The UK government has signed a deal with Oracle, an American global computer technology corporation.
The deal will see Oracle’s products and services delivered to the public sector for the next three years.
The media have reported that the aim of the deal is to save taxpayers’ money.
A Memorandum of Understanding (MoU) has been signed between The Crown Commercial Service (CSS) and Oracle. It is a follow-up on a deal from 2012.
It was said that the deal will save the government more than £75 million by 2015.
The new deal will see Oracle deliver its services and products to a larger number of public sector bodies, including the National Health Service (NHS).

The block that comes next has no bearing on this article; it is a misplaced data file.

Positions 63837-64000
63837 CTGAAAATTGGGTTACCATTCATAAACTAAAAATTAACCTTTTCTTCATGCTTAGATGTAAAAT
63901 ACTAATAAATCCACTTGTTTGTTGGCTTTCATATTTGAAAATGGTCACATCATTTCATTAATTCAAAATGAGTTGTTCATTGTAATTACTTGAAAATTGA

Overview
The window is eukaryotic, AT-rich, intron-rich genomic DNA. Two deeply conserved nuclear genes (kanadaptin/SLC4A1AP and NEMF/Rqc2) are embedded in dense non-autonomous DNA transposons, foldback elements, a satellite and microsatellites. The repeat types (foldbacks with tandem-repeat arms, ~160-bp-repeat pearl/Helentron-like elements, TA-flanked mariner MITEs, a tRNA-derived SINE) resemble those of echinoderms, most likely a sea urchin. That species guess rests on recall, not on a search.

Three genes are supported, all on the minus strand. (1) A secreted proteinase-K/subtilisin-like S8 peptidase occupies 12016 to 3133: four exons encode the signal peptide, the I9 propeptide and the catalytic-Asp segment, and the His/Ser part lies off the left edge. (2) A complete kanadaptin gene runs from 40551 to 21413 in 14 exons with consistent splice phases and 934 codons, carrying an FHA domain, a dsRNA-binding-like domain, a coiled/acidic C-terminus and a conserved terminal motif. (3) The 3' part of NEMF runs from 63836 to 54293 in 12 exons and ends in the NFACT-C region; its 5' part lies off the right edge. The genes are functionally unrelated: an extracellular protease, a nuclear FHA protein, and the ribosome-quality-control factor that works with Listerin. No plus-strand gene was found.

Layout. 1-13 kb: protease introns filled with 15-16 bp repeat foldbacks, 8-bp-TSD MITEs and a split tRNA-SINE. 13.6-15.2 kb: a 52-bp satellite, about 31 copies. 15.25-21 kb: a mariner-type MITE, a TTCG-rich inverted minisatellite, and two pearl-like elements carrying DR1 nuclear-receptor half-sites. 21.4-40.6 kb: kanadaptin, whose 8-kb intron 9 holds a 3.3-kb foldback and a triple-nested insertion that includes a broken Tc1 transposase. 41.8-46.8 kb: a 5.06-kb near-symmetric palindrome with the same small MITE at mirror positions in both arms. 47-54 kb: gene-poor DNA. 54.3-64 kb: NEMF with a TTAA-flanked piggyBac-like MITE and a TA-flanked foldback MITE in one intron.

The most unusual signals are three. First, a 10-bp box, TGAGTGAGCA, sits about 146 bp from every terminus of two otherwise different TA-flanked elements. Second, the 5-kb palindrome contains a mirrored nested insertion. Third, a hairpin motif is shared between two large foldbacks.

Sally Collier, chief executive of CCS, explained to V3 that the new deal will also save the government money, but did not go into detail as to how much those savings will be.
“The enhanced MoU will deliver savings across government and allow easier and more effective procurement of Oracle products and services. It lays the foundation for a more collaborative relationship between government and Oracle,” she said.
Oracle’s senior vice president and UK country leader, Dermot O’Kelly, said that the database company is pleased with the new deal.
“We are delighted to demonstrate our commitment to the agenda of the new government in saving money and delivering leading-edge IT to help transform public services,” he said.
“We look forward to continued productive and mutually beneficial relationships with our public sector customers.”